Should you not have heard it, the six-track Slow EP, brimming with breezy charisma and hints of RnB grooves will no doubt charm your socks off before you’ve reached the halfway mark. You know those people who are just so good at something it seems like they’ve hardly even tried? That’s Hauskey.
Watch out Kylie, Australia’s got a new pop star in the making. - RM
Sierra Ferrell is the real deal. Banjos and a country vocal sweeter than a Terry’s Chocolate Orange hot chocolate from Costa – proper tasty drink that, by the way – she's making her case to become 'country music's next big thing'.
There’s a real classiness to everything Sierra does. With just two original tracks out so far – alongside a double helping of Christmas covers – Sierra Ferrell is keeping her cards close to her chest. But, she’s well worth going all in on in 2021. - JR
Leeds is a city with big musical potential, and this year Eades are in possession of the majority of it. During their brief stint in the spotlight the band have smashed through a total of eight releases, and almost as many genres in the process.
Flicking back and forth between plucky, energetic indie-pop and gritty garage-rock influences Eades have managed to keep their releases just as exciting as the prospect of a pint (minus the substantial meal); making a very admirable dent on the new music scene, even despite being unable to tour.
Fusing their combined experiences and tastes into an ever changing, but ever tight soundscape, Eades are a band on the brink of a breakthrough; give Same Guy a spin and find out for yourselves. - RM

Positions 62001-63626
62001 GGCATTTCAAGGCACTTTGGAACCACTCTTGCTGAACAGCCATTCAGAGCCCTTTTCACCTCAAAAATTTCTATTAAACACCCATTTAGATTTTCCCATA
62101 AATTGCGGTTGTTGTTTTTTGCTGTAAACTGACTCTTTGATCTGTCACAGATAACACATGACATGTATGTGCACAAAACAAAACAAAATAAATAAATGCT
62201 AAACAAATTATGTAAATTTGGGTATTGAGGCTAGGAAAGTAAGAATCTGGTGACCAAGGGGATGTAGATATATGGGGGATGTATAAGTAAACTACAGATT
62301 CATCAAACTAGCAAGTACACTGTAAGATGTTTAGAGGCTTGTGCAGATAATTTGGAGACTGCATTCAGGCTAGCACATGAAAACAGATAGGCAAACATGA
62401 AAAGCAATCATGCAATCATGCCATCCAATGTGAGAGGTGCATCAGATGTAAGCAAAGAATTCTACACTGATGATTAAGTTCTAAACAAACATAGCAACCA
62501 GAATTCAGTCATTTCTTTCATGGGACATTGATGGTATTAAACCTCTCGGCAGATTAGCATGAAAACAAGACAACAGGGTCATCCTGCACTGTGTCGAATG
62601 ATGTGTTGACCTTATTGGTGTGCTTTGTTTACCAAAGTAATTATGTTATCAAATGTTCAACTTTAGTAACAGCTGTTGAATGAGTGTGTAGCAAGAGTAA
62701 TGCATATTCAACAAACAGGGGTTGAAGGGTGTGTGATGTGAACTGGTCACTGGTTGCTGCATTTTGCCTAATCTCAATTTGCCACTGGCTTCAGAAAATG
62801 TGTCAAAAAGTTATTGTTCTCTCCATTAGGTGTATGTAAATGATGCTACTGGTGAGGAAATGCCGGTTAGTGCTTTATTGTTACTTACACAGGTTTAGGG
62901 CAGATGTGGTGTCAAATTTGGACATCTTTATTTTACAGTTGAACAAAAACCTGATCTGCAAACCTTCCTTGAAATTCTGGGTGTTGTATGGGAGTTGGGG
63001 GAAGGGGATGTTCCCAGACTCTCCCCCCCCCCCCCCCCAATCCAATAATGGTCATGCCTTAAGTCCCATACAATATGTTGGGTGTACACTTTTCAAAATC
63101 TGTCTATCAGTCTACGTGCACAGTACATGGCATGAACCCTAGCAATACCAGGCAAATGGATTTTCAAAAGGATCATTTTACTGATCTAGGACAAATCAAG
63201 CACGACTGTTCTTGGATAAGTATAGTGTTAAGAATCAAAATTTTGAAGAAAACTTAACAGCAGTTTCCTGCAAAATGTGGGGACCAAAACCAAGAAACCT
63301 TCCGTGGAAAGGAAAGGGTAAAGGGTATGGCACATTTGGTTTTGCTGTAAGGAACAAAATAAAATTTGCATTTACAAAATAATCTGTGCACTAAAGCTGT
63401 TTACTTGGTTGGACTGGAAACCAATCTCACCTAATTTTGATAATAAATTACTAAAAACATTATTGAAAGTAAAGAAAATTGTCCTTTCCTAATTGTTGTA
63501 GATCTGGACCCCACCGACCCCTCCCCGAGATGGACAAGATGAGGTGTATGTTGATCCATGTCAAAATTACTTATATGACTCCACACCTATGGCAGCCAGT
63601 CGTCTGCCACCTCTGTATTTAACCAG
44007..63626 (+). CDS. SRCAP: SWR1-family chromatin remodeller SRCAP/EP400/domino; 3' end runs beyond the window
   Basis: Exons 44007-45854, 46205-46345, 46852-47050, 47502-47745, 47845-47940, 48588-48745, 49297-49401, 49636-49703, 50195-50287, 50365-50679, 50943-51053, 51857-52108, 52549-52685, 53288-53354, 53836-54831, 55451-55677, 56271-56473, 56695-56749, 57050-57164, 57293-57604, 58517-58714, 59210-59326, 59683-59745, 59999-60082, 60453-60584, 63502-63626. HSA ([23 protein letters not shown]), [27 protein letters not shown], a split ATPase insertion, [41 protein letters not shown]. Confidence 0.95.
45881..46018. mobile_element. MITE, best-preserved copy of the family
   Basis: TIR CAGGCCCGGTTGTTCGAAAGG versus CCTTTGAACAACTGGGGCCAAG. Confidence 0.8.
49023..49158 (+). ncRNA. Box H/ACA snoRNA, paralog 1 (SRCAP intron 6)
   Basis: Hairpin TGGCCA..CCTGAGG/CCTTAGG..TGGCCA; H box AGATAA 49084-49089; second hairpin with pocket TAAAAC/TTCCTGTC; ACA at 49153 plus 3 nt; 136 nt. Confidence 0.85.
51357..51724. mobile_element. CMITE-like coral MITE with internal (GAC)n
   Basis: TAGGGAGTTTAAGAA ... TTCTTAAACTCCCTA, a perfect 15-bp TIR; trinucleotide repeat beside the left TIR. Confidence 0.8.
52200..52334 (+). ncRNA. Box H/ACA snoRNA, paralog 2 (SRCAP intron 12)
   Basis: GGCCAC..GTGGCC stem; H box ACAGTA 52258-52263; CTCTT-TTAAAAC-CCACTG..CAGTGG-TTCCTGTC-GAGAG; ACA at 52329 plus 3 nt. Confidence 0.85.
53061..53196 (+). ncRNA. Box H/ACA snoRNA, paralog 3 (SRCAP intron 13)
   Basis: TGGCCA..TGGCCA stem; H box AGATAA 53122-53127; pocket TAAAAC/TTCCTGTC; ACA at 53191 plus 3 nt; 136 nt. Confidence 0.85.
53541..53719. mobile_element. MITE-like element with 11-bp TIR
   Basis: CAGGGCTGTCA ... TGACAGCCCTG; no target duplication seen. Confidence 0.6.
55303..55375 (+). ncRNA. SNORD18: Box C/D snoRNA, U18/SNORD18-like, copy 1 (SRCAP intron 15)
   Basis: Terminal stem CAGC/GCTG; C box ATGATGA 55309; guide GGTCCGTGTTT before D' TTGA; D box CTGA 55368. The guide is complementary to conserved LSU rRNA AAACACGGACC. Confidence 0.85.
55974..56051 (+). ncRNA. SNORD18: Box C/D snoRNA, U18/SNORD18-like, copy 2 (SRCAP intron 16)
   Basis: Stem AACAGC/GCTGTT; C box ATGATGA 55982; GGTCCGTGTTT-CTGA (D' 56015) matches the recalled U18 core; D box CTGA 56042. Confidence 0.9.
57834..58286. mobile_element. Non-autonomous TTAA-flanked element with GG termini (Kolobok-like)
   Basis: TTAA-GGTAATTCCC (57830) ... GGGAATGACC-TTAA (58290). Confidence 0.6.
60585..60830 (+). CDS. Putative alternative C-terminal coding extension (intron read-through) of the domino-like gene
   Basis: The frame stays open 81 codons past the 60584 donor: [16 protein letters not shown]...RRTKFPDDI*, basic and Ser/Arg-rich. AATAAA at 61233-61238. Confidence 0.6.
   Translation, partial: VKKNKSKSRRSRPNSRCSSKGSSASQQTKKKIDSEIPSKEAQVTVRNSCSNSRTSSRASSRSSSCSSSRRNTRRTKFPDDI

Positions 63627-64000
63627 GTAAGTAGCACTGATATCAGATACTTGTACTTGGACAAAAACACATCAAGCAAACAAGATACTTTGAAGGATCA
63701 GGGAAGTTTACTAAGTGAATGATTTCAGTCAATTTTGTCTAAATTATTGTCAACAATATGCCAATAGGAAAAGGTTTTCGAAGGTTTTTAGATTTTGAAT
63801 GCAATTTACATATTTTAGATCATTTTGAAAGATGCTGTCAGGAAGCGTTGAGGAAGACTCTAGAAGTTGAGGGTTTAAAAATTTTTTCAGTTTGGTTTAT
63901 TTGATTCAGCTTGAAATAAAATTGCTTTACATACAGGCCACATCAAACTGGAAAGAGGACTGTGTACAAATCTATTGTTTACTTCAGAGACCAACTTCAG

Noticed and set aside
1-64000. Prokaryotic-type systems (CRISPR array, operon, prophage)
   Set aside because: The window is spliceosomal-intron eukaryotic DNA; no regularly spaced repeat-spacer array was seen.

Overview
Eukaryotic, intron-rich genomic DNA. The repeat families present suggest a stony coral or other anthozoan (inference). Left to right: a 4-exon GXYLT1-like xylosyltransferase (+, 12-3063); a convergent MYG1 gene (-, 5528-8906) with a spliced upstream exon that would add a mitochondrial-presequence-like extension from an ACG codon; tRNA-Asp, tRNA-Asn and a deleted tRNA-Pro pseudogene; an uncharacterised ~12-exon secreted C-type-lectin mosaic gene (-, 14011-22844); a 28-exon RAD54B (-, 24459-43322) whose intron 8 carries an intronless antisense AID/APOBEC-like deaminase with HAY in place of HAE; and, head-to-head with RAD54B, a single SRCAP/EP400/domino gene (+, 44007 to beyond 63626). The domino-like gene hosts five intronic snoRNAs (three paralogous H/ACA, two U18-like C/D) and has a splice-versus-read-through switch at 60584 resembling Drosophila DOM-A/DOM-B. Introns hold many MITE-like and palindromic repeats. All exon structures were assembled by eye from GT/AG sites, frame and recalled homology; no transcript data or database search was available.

Low-fi indie pop is very ‘on trend’ at the moment. Galway outfit, NewDad, have hints of Clairo about them, meaning they’re right up my street. In fact, they’re so far up my street they’ve practically moved in, which has made social-distancing very, very, very tricky.
The songwriting talents are subtly obvious. There’s an intriguing naivety to the lyrics, a plain ambiguity. It’s utterly fascinating, and taking the time to try and unpick the meaning has helped pass time in lockdown.
Ireland is a conveyor belt of new talent currently, with Fontaines D.C., The Murder Capital, Inhaler, whenyoung and CMAT all emerging over recent years and NewDad have the talent to become the next big thing from ‘The Emerald Isle’. - JR
There are few artists around these days who can simultaneously create a sense of nostalgia, and excitement within their sound; enter London/Bournemouth duo Dirty Nice.
The pair have spent their year carving out one hell of a path for themselves and their transportive, atmospheric synth-pop. Most recent singles Sunshine End Times and The Deep Down have seen Charlie & Mark erupt into a world of captivating, experimental electronic lines and kaleidoscopic melodies which feel like 00’s indie has been given a swift kick up the backside and brought into 2020 purposely to drag us out of reality and into a state of pure euphoric bliss.
A guaranteed treat for fans of everything from Peace and Swim Deep through to The 1975 and even The XX - Dirty Nice have a lot up their sleeves and I for one can’t wait to hear it. - RM
A few months ago, when cafe’s were open and you could get a latte in a mug rather than a cardboard cup with a manky plastic top, I often visited Idle Hands in Manchester’s Northern Quarter, just to get out of the flat and feel something…
Idle Hands often has good music playing. Alongside their ridiculous pie selection, which are all well worth the calories, the music is the main reason for going there. After a few visited, I noticed a familiar track playing and scrambled for my phone, searching for ‘Shazam’ on my newly designed home screen. It turned out to by JGRREY’s ‘For Keeps’.
Her sound is proper south Laaandan. Real Lily Allen vibes. Melodies for days, a radiant positivity shines through every second. JGRREY's developed a consistency over her few releases, expect this to continue next year. - JR